Cannes 2017: Swedish satire film 'The Square' wins Palme d'Or

Brunilde Fioravanti
Mag 29, 2017

Ruben Ostlund's seriocomic art-world satire "The Square" has won the Palme d'Or as the best film at the 2017 Cannes Film Festival.

"Oh my god! OK", the Swedish filmmaker exclaimed Sunday after he bounded onto the stage to collect the prize.

He led the crowd in a cheer, too.

"BPM (Beats Per Minute)", a French movie about AIDS awareness campaigners in the 1980s, had been favourite for the award but had to settle for second place, taking the Grand Prize of the Jury, something Almodovar seemed to regret.

But after he reacts foolishly to the theft of his phone, the respected father of two finds himself dragged into shameful situations.

"The Square" stars Claes Bang as Christian, the curator of a museum that is courting contemporary art to stay current, while simultaneously courting the YouTube generation to stay solvent.

Diane Kruger earned best actress for her role in Fatih Akin's 'In the Fade, ' a tour-de-force performance in which the German-born actress tackled her first starring role in her native language.

Clutching the scroll he had just been awarded, Rasoulof said he hoped the prize would make things easier for him to make films in Iran.

He played a tormented war veteran trying to save a teenage girl from a sex trafficking ring.

The actor wore sneakers on stage as he collected the prize.

Sofia Coppola, meanwhile, became only the second woman to win the best director award. It is scheduled to open in Chicago sometime in June. Almodovar, who is gay, choked back tears when he spoke of film's portrayal of "the heroes who saved many lives".

He fake-cried and said in halting French, "merci beaucoup madames et monsieurs".

Campillo also wrote the screenplay for "The Class", a drama about a multicultural Paris high school that scooped the Palme d'Or in 2008 as well as an Oscar nomination. The award recognizes a strong film that missed out on the Palme d'Or.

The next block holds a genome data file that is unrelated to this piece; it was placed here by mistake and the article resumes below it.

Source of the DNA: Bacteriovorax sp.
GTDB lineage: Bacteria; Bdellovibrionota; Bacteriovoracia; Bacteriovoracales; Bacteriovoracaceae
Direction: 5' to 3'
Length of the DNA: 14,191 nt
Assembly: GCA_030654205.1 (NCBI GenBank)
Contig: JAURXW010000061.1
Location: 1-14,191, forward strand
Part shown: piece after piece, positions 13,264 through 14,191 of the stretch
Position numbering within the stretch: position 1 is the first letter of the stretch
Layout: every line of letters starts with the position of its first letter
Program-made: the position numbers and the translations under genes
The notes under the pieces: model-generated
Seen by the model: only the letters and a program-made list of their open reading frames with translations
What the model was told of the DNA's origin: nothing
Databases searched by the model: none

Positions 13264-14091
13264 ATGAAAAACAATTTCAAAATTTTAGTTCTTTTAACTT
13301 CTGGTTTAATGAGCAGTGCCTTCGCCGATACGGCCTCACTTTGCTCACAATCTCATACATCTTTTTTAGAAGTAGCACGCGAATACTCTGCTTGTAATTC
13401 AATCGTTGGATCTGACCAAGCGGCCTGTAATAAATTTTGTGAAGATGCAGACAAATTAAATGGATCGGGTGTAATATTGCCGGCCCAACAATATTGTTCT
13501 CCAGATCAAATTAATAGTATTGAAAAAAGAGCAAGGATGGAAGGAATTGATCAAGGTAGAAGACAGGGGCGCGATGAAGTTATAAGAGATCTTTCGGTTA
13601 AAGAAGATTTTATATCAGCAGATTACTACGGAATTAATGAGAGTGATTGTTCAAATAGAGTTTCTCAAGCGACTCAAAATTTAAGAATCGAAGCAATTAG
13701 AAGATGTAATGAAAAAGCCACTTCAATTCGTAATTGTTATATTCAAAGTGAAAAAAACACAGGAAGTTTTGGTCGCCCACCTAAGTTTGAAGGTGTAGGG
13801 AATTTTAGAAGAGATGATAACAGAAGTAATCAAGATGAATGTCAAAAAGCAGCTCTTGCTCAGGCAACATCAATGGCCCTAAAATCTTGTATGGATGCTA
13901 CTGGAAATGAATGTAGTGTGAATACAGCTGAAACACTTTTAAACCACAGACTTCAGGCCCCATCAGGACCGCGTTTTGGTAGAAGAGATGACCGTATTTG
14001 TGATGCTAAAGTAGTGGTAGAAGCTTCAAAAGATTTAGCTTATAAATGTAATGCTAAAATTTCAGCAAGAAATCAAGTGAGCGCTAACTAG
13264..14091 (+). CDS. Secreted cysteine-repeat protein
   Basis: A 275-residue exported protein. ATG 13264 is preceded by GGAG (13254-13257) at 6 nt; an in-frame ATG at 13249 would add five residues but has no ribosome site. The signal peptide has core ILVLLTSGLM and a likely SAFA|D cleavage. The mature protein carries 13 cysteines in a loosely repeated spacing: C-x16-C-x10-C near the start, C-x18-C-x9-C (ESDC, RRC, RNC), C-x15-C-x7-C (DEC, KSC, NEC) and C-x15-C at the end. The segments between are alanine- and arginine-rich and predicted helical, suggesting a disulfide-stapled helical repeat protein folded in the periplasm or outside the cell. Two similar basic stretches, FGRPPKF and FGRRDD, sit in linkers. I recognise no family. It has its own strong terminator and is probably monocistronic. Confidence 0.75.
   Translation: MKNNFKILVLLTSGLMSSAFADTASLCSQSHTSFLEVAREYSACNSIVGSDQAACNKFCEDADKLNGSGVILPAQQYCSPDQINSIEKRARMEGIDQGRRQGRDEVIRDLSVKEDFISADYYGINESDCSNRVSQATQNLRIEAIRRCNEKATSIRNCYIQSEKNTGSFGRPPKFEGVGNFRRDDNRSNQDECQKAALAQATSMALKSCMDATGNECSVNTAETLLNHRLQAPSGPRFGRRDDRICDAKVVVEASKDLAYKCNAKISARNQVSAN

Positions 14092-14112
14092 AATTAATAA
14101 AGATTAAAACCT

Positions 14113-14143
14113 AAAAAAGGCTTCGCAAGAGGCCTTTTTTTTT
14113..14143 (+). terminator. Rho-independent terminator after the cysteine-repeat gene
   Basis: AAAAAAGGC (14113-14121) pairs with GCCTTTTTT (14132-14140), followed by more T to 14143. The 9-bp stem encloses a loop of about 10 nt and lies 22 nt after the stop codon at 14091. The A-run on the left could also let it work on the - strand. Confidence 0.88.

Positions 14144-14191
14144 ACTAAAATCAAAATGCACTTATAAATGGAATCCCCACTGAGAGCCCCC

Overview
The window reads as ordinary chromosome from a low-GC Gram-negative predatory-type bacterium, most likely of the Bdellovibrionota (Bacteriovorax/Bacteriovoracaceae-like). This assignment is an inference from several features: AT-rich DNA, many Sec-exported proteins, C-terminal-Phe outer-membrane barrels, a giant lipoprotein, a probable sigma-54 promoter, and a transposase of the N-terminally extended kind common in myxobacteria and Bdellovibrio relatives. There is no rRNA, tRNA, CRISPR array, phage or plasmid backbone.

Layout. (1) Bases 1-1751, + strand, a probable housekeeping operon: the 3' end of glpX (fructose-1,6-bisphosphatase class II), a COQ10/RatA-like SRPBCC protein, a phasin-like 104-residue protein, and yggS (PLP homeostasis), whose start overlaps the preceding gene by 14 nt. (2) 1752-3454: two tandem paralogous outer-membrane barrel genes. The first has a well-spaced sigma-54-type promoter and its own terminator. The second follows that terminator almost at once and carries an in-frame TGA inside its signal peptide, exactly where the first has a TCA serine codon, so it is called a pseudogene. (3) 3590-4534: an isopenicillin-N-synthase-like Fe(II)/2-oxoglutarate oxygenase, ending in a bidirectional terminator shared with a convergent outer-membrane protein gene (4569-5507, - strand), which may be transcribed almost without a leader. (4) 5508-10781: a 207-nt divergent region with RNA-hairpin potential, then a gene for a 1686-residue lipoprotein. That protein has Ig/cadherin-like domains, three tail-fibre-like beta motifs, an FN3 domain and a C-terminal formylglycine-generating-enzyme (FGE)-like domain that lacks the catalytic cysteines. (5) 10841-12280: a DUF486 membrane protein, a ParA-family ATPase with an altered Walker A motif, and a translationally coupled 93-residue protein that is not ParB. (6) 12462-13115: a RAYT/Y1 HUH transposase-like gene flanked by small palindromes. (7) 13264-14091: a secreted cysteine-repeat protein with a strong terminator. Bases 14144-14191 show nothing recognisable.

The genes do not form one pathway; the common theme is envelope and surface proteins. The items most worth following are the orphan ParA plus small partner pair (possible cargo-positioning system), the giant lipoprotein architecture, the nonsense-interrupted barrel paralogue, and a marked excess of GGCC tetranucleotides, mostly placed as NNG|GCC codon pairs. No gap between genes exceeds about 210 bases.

The actress told broadcaster Canal Plus, "We saw handsome films".

Diane Kruger, in a sober black dress, said: "My heart is beating very, very fast". When the film premiered at the festival on May 19, TheWrap called it "a long, scathing, brilliantly amusing film with a jaw-dropping set piece ..."

The film, a savagely amusing takedown of political correctness and the things we choose to hang in art galleries, had premiered to strong reviews - but even director Ruben Ostlund was shocked as he picked up the award, shouting, "Oh my God, oh my God!"

But for the names of the winners: Stay tuned.

And while the underrepresentation of female directors continues to be an issue at the festival, the few who were here were well rewarded by the jury headed by Pedro Almodovar.

The jury also presented a special prize to Nicole Kidman to celebrate the festival's 70th anniversary.

There were no prizes for the first Netflix releases selected to be in competition for the Palme d'Or: Bong Joon-ho's "Okja" and Noah Baumbach's "The Meyerowitz Stories". Organizers have declared that next year, streaming-only films will not be accepted for the competition.

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